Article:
The courthouse was destroyed once again by the January 22, 1999 tornado. The building of another new courthouse was on the minds of locals, but in the end the courthouse was fully restored as a county office building. On the fourth anniversary of the disaster the courthouse was rededicated. In addition to the restoration of the original courthouse and plazas, a new courts center was built on its north side.

History of The City Newspaper

In 1808, The Clarksville Chronicle newspaper started publication. It was the first newspaper to be circulated in the entire state. Today, no editions exist earlier than 1811. Later, The Tobacco Leaf appeared as a result of the area's reputation as a center for tobacco growing and shipping. Early newspapers started out as four-page journals devoted to political news and advertising. Eventually they grew to become full-fledged publications that featured more news and community information, in addition to having opinion pages with political views. In 1890, The Clarksville Chronicle merged with The Tobacco Leaf, forming The Clarksville Leaf-Chronicle. In the 1970s, the city's name was dropped as the coverage area increased, shortening the title of the current newspaper to The Leaf-Chronicle.

Throughout the city's history, other newspapers such as The New Herald (an African-American newspaper), The Clarksville-Jeffersonian, and The Clarksville Star competed with The Clarksville Leaf-Chronicle, but they are all now defunct.

In December, 1995, The Leaf-Chronicle became part of the Gannett Newspaper Division.

The offices of The Leaf-Chronicle were severely damaged in the January 22,1999 tornado however the paper was still released the following day, after publisher F. Gene Washer took editors and reporters into his home to gather news and use the Kentucky New Era's printing press in Hopkinsville. The Saturday edition of The Leaf Chronicle was a complete newspaper that featured eight pages of tornado coverage. Within four days the staff was able to print from the downtown newspaper press, only slightly damaged. The departments worked out of a empty grocery store for eight months, until the main offices were rebuilt and reopened in the fall of 1999.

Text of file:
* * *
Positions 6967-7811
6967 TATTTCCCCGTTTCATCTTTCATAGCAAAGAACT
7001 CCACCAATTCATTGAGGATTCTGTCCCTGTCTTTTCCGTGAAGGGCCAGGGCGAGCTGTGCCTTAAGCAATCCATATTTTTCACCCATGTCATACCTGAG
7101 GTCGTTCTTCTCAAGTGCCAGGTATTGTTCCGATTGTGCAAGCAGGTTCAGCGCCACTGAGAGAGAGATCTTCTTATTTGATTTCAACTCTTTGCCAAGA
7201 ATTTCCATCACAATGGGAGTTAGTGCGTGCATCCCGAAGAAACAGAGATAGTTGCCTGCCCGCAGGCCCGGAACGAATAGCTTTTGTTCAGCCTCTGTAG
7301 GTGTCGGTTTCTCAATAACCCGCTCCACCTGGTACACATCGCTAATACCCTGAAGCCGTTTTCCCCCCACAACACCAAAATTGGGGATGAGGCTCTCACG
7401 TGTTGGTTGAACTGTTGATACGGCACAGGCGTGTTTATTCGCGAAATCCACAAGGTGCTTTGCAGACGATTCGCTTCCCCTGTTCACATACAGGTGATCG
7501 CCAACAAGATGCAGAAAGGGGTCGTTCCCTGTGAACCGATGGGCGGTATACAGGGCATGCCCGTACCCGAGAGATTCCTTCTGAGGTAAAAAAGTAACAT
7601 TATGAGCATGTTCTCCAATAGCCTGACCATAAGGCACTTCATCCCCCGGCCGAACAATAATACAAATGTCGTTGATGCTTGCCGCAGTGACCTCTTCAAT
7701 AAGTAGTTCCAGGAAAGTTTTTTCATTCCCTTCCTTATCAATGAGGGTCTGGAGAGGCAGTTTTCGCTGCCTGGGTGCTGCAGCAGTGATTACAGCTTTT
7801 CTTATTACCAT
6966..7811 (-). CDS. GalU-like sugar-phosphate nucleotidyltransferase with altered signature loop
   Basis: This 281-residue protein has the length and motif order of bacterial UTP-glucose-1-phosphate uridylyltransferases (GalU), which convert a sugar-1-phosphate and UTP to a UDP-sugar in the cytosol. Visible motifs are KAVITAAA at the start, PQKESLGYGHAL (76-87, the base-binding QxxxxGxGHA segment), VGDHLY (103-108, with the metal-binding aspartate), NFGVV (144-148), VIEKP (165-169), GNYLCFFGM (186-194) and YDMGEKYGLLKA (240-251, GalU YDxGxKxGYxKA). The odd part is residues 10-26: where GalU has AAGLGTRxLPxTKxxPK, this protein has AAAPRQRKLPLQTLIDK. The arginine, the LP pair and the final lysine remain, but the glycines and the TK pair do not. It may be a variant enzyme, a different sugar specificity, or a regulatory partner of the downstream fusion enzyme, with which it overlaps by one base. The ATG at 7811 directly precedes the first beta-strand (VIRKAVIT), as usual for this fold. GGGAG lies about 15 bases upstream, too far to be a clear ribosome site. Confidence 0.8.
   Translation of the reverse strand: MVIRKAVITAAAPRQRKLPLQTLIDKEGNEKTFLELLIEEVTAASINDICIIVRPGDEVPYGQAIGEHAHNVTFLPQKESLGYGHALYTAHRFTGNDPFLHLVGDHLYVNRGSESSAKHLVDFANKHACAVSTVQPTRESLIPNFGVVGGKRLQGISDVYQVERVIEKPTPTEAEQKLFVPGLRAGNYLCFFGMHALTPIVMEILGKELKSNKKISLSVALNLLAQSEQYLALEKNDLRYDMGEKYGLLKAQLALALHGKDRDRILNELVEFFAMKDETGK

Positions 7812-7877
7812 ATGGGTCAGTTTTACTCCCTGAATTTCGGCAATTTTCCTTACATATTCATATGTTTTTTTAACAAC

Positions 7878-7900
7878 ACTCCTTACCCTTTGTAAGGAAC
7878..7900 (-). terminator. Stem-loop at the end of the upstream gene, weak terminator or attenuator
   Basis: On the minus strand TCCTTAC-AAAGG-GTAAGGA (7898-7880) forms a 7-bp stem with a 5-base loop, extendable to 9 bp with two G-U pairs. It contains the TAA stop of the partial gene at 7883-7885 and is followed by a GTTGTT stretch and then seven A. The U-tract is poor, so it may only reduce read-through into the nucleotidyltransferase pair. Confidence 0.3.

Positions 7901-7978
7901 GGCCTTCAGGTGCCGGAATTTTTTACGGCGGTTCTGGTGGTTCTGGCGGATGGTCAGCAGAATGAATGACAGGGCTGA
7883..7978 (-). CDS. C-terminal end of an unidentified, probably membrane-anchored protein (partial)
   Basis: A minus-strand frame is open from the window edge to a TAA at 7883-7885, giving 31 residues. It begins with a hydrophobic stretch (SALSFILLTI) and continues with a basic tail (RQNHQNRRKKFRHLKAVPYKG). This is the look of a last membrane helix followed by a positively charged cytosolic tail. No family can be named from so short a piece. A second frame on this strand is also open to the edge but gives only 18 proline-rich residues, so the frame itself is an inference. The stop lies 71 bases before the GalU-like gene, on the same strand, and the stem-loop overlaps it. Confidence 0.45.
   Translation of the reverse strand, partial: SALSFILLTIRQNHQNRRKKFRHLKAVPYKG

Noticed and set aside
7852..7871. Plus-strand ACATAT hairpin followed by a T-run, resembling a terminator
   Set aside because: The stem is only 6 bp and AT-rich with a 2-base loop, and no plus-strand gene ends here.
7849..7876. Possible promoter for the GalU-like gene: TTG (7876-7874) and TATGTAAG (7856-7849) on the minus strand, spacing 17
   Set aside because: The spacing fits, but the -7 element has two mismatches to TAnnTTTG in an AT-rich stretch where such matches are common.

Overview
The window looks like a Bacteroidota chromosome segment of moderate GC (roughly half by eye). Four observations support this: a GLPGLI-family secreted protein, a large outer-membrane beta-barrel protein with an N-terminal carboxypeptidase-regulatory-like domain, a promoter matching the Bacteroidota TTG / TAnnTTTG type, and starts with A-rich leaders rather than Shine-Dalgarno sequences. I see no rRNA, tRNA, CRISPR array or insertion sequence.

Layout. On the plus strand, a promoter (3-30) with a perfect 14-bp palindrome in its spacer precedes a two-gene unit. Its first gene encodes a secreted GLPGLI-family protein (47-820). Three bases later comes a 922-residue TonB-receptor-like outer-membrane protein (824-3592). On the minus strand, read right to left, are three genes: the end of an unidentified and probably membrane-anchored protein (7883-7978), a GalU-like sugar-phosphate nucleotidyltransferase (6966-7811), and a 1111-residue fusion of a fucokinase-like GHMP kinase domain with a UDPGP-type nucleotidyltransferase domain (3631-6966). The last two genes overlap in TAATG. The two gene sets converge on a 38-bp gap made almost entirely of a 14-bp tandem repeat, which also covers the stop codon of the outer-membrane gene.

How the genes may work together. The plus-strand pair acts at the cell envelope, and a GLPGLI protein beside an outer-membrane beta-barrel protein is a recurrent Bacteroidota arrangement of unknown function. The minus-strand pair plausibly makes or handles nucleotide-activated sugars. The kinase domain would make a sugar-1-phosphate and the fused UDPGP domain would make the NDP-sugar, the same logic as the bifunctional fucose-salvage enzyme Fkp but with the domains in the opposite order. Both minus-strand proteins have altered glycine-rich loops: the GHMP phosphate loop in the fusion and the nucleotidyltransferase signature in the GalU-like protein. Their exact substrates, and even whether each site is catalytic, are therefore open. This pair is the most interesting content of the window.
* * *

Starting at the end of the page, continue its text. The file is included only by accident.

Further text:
Notable Clarksvillians

Other Notables who have called Clarksville Home

Colleges and Universities

Clarksville-Montgomery County School System

There are a total of 30 schools in the school system, made up of six high schools, six middle schools, 17 elementary schools, and one magnet school for K-5. The system serves roughly 26,000 students.


Major Industrial Employers


Clarksville is served commercially by Nashville International Airport but also has a small airport, Outlaw Field, located 10 miles north of downtown. Outlaw Field, accommodates nearly 40,000 private and corporate flights a year, and is also home to a pilot training school and a few small aircraft companies. It has two asphalt runways, one 6,000 by 100 feet and the other 4,004 by 100 feet.


In the June 2004 issue of Money, Clarksville was listed as one of the top five cities with a population of under 250,000 that would attract creative class jobs over the next 10 years. [1] ( The city has also received good rankings in various categories in Forbes Magazine (90th Best City for Business and Careers, May 2001), Entrepreneur Magazine (No. 1 small city in the South), Money (57th Best Place to Live, July 1996), Golf Digest (America's 11th Best City for Public Golf, July 1998), Reader's Digest (38th Family-Friendly City, April 1997), and National Civic League (a 2002 All America City Finalist).

Others can be located at the city's website (

External links